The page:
Once upon a time a busy mum opened up the pantry to find 7 jars of pasta sauce but no pasta. She got into the shower to wash her hair to find no shampoo but four bottles of different hair conditioners lurking at her feet.
Today in the Simple Money Project, I want to share something very simple: Use it up and wear it out.
It may sound obvious but try making an actual list before you venture into the supermarket. I resisted this for years and preferred to shop ‘freestyle,’ but it has been revolutionary and has benefited both our finances and our health.
If it isn’t on the list it doesn’t make it into the shopping trolley. Even if there is a buy one get one free special or a deal that sounds too good to miss, if it isn’t on my list I don’t buy it. I plan meals for the week or month depending on our schedule and then after taking a quick inventory of what we already have, I make a list of the ingredients needed to make each of the meals in the plan. This helps to prevent the pasta sauce scenario above which used to be very familiar in our home: a cupboard full of food but ‘nothing’ to eat. I also regularly empty out the freezer and put together ‘interesting’ meals made up of assorted leftovers to try and avoid food waste and I have to say that my family probably prefer these ad hoc leftover meals to almost anything else I concoct and serve.
Aside from groceries, we have also made a conscious decision to reduce our consumption of clothing. Once upon a time, we had wardrobes that were overflowing with stuff, but now we only buy more for ourselves and the children when there is an actual need. My husband and children wear uniforms for work and school and I was inspired by that to simplify my own wardrobe. I developed something of a work and weekend uniform that has reduced the need to make decisions everyday about what I am going to wear – my choice is reduced and so is my decision-fatigue. I rotate around the same outfits and while it sounds boring, it has actually been incredibly liberating. After going through the process of donating or selling excess clothes, everything in my wardrobe pretty much matches everything else and I only look to buy something new if there is something that I really need.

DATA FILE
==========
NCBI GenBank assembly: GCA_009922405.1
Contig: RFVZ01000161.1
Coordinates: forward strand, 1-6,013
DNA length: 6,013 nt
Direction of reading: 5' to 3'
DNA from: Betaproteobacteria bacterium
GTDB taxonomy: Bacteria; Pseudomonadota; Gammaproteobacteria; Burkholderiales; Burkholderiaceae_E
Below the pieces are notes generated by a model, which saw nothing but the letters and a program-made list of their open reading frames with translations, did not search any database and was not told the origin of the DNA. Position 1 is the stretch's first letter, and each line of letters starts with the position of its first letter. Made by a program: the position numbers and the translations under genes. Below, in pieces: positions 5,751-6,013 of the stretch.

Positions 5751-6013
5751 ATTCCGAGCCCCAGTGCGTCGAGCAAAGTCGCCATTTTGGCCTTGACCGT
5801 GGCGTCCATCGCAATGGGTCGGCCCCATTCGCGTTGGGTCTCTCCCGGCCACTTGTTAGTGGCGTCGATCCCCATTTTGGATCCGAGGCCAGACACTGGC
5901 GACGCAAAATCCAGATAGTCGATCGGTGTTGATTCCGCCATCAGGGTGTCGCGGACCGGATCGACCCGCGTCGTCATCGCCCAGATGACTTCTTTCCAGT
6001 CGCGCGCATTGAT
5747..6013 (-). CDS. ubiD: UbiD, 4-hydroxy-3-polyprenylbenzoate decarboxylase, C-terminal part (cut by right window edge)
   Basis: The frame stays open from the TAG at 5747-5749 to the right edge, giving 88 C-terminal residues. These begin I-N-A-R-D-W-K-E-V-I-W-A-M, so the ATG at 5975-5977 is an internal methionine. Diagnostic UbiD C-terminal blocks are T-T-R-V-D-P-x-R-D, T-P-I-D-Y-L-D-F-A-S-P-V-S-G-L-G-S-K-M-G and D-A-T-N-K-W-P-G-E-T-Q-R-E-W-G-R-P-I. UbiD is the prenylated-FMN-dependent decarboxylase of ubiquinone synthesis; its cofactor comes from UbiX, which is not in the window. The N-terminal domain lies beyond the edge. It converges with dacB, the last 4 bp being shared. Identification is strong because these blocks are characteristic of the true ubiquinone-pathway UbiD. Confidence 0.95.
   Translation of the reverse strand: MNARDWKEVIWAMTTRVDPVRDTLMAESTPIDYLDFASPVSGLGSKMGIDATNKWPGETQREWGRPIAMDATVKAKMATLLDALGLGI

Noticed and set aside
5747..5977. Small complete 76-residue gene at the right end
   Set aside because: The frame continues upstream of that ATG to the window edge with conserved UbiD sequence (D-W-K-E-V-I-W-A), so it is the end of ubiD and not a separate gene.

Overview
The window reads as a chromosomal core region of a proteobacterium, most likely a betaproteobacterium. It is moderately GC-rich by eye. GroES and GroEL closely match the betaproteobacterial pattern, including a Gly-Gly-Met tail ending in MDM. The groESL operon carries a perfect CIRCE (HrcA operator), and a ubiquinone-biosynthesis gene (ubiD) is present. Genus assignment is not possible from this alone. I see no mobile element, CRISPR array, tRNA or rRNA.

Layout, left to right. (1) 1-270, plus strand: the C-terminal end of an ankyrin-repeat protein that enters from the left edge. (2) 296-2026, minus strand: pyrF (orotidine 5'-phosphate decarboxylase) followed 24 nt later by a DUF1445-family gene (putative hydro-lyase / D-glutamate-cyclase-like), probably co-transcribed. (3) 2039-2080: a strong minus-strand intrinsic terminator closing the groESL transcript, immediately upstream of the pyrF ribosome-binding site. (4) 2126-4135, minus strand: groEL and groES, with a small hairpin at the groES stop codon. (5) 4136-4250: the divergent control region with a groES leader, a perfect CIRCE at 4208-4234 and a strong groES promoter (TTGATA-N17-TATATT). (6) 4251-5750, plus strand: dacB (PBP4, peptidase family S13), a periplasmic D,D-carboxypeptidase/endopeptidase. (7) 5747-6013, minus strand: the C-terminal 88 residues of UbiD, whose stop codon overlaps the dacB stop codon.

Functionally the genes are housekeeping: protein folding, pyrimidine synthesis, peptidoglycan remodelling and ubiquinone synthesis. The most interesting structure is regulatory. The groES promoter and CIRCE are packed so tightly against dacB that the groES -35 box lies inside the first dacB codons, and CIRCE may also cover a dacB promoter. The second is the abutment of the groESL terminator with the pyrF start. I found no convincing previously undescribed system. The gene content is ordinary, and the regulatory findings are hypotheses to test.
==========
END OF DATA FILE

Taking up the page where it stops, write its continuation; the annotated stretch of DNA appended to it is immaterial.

Walking around the shopping mall, it is easy to be seduced into thinking that now is the time to replace your phone, television or watch. There is so much stuff available to us at any one time wherever we are and we are bombarded with messages from advertisements almost constantly through media channels, promotional materials and old fashioned billboards telling us what we need and what we should get. Today, I want to encourage you to perhaps view things differently.
Use up what you already have before you buy more. Only get a new phone when your old one completely dies. Only buy more clothes when your existing ones can no longer be worn or there is a genuine, real need for something new. Only buy more food when you have eaten your surplus (including those random leftovers as the back of the freezer). Spend your money consciously and your bank account will surely grow in the right direction.
Despite our conscious move towards the adoption of a simpler life, we still have so much stuff and I often think about how obscenely luxurious what I perceive as a simpler lifestyle would appear to someone with a very different life to my own. It is sobering to remember that just one quarter of all wasted food could feed the 795 million undernourished people around the world who suffer from hunger and to read shocking statistics around the amount of textile waste discarded into landfill in various countries around the world. As we slowly become more conscious of the impact that our choices are having on the environment, it is a stark reminder that the idea of using up and wearing out what we have before we buy more, makes sense beyond the money saving benefits that can be accrued. If we would be happy with what we already have, there would be so many benefits to ourselves and our global neighbourhood.
I am inspired by the following words attributed to the Chinese Philosopher Lao Zhu:
He who is contented is rich.